House Repossession Advice

Did you know that here in the UK this is Advice Week?  Advice Week is a national week dedicated to raising public awareness of the importance of advice.  Funded by the Big Lottery,it’s an initiative of the Working Together for Advice (WTfA) project.  So what has this to do with house repossession?  Well, in the direct sense, not much really.  repossessedhouse3

However, I’ve been having a read of the Citizens’ Advice Bureau advice for getting through the credit crunch.  And it’s good.

So, here it is, then.

A Borrower’s Survival Guide to the Credit Crunch

1.  Get Talking, don’t sit and worry about your finances – talk to somebody about it!  You should be talking to:

  • your lender
  • your partner
  • an independent debt advisor

2.  Get Advice, contact:

  • Citizens Advice
  • Shelter
  • National Debtline
  • Consumer Credit Counselling Service

3.  Plan. If you are coming to the end of a fixed-rate mortgage in the near future start planning ahead for higher repayments and researching the best deals in the market now.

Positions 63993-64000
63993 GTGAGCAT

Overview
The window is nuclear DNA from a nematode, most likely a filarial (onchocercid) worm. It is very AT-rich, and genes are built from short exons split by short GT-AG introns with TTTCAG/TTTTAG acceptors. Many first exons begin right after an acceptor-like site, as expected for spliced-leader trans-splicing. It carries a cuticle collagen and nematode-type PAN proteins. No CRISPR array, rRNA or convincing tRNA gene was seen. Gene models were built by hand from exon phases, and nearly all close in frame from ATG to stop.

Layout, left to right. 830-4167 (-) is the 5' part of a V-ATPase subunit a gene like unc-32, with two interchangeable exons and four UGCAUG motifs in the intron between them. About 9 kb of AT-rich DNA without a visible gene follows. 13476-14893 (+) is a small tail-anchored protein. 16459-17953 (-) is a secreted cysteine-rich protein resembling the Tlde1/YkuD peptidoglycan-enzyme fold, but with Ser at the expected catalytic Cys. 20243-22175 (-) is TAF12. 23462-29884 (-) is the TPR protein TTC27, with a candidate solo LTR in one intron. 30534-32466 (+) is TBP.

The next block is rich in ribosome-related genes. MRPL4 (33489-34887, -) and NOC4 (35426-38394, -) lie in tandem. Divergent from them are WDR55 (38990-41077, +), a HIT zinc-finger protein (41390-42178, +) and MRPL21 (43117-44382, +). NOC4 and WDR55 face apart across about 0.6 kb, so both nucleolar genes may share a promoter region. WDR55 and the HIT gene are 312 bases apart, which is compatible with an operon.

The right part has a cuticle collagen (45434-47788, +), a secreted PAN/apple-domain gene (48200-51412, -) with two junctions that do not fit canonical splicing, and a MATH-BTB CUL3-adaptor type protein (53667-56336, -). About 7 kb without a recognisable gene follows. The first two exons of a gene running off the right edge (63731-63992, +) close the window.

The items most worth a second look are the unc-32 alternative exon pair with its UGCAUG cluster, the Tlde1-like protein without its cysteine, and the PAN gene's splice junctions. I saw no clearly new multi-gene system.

4.  Don’t Ignore the Situation because it won’t go away unless you take action!

5.  Get Your Deb Priorities Right. Your mortgage is one of your priority debts – don’t pay it and you could lose the roof over your head.

6.  Pay What You Can Afford Each Month; f you can’t afford your full mortgage repayments, you should talk to your lender and still pay what you can afford.

7.  Open Those Brown Envelopes, and, if you are a tenant, open all mail that is addressed ‘to the occupiers’; this is how the mortgage lender will contact you if the landlord has a payment problem.

8.  Don’t Panic if You are Facing Repossession Proceedings, because this doesn’t automatically mean you are going to lose your home.  It is vital that you attend the court hearings. The court process acts as a final check to make sure repossession is the last resort. Some courts have advice desks which can provide last minute assistance.

9.  Don’t ‘Hand in the Keys’ and Walk Away, tempting as that might be.  Don’t do this without advice. You could still be responsible for the debt on the property and may be pursued for it years later.

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